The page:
In conclusion, thank you again, dear universe, with graciously offering up so many amazing peeps who put up with me and my mess these past 4 years.  Pre-law e was hard enough, and post-law-school e is even harder, but hey–I’m doing my best here, and clearly so are those who are also in the universe with me. : )


Thanks! And an homage to bad bar exam eve poetry…

Monday, July 23rd, 2012

Twas the night before the bar exam,
and this girl’s brain was stuffed.
Factors, prongs, and elements were tufted…

…in the corners of her mind.
As she sat in her hotel
she couldn’t figure out if she could tell

whether or not she would pass
the first time around.
But unequivocally, she knew she must resound

…to thank family! Thank friends!
Thanks to all in the end–

who put up with her crankiness
and “nos” and “sorrys” and “can’ts”
over the past 4 years–
to all of you she says, “Cheers!”

Forty-eight hours just isn’t a TV show,
it’s a life back fo’ sho!
After this bar exam she will be
once again free

to write even more bad poetry…

…and of course…rock!



Friday, July 20th, 2012

Sorry – been a bit lax on the posts of late, temporarily interrupted by this little thing called the bar exam.  It will be over next week.  Pray for all your wanna-be lawyers in your posse, because this test will be going on around the nation on July 24-25.

I promise I’ll be back after this interruption!

Have a great weekend.  For the rest of us.

JNC in this girl’s book

Monday, July 16th, 2012

JNC = just not cool – and since this particular occasion has been occurring way too much in my life lately, I’m going to put an end to it by sharing it on my blog and the universe, in hopes that it goes AWAY. FOREVER.

There are some married gents out there who apparently think that single girls are: 1. easily and readily available to flirt with them at all times and 2. just overtly attracted to them, because married dudes are just that hot.  I’m here to tell you, gents, that when I chat with you – NEITHER is the case.  Single girls aren’t easy just because they’re single.  And, just because women talk to you, married gents, that doesn’t mean they want to ‘get with you’ or flirt with you either.

Case in point: I reached out to a dude about a NETWORKING learning opportunity the other day – strictly business here – but the conversation so quickly devolved into a ‘What are you wearing?’ unprofessional hot mess that I just had to shut the dead end conversation off.  Right after, of course, I explicitly reinforced that I was NOT INTO MARRIED DUDES, period….for ANY reason, other than PURELY PROFESSIONAL reasons.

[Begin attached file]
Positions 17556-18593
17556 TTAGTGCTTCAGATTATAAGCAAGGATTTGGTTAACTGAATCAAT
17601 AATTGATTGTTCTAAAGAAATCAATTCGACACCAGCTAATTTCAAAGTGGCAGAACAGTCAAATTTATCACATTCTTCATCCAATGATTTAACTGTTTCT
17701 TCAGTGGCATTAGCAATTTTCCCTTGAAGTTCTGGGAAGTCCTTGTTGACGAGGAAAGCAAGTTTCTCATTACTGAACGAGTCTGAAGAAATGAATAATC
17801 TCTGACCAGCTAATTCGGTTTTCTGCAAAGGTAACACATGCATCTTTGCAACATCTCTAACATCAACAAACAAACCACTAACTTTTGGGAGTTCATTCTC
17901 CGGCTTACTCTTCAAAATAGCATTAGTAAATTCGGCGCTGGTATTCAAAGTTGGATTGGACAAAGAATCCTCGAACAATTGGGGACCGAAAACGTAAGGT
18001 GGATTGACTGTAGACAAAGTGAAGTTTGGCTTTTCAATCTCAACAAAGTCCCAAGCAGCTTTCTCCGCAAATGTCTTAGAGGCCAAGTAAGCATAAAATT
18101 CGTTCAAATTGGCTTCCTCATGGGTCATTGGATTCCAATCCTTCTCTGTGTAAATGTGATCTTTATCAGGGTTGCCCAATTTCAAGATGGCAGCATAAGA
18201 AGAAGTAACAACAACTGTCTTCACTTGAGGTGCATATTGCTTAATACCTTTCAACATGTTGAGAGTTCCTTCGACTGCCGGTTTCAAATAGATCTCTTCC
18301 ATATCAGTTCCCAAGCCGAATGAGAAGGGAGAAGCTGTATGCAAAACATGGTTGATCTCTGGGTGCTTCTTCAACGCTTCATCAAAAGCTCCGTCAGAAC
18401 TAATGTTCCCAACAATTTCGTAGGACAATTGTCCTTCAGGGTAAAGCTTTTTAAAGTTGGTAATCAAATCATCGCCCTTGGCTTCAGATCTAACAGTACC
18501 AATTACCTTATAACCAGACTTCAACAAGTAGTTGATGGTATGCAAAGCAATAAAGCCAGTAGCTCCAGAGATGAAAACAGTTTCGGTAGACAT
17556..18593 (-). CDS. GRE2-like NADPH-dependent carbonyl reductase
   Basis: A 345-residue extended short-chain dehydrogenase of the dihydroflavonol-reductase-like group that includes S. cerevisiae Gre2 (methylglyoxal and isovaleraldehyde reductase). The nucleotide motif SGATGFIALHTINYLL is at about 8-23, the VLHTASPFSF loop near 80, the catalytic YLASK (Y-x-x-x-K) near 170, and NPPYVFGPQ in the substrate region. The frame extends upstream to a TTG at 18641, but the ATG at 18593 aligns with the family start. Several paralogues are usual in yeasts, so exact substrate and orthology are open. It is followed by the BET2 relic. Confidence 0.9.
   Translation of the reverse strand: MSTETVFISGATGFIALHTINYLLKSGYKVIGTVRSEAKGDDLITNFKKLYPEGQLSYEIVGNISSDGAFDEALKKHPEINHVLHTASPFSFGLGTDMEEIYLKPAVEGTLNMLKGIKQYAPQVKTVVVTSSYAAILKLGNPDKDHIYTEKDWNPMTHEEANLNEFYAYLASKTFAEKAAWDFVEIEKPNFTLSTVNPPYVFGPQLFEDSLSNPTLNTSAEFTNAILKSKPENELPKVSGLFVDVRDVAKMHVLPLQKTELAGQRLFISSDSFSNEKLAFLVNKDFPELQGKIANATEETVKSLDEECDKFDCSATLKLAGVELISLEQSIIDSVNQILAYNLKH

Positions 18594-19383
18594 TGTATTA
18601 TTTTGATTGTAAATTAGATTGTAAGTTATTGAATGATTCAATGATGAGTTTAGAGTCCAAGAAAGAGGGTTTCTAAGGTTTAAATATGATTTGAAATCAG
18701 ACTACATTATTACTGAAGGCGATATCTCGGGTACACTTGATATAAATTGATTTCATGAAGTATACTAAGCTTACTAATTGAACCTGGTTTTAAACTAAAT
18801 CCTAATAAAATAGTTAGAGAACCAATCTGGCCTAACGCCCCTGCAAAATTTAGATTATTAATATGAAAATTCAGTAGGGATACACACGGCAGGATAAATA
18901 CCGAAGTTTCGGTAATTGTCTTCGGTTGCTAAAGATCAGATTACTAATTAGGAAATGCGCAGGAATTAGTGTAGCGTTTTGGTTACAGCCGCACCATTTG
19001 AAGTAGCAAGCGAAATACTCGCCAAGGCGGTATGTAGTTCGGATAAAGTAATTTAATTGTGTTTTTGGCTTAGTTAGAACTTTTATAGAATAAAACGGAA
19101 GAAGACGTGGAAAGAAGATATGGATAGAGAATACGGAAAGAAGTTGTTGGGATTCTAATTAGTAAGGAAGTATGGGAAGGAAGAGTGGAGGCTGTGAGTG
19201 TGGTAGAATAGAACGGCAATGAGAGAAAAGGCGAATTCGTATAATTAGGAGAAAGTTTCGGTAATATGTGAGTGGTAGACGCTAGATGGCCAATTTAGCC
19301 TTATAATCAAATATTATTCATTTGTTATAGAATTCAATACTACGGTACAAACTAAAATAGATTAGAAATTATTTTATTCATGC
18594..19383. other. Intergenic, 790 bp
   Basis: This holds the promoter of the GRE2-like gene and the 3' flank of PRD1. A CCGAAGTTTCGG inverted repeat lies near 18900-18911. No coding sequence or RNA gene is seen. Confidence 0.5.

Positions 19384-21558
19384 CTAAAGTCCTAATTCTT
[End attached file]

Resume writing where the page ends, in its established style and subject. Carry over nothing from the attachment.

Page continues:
After that?  Dude was put on the excommunication list on Faceplace.  I ran this by a friend who is also an expert on networking and she thought it was typical.  Is it?  For that matter – SHOULD IT BE?!? I say, NO!

So – married dudes: I know I’m definitely not that hot, so please stop acting like you are.  Married dudes that flirt just aren’t cool.  In fact, it’s kind of pathetic.  We’re glad that someone else was just that into you – so we don’t have to be.  And if you do want to flirt with and sleep with the universe – by all means, go for it–I just suggest that you shouldn’t be married while doing it.  And last but not least, it is a sad, sad day when a singleton has to suggest to a married person how to act. Ugh.

Rant. Over. I cannot even believe this was a subject of my blog, (Did I really say ‘get with you’ in a post?  I did.  Ugh.) but now, dear universe, please get this negative chi off my plate so I can focus on things that really matter.


Two Articles, One Rant = Don’t Believe Everything You Read

Wednesday, July 11th, 2012

First off, I’m doing this DURING MY LUNCH BREAK.  (That’s for the guys out there thinking I’m stealing from my day job company.  I’m not. I ate my sandwich at my desk while answering email and working.)

Second, I read not one, but two disturbing articles online in the last 24 hours.  First, on the HBR Blog Network – Is It Cheating to Have a Side Project?  I’ll address this one first.

Uhm, after reading this article, the 1950s just called, and they’d like their old moldy ideas back.  Not only are the ideas in this article completely out of date, but I argue they are DANGEROUS.  Why?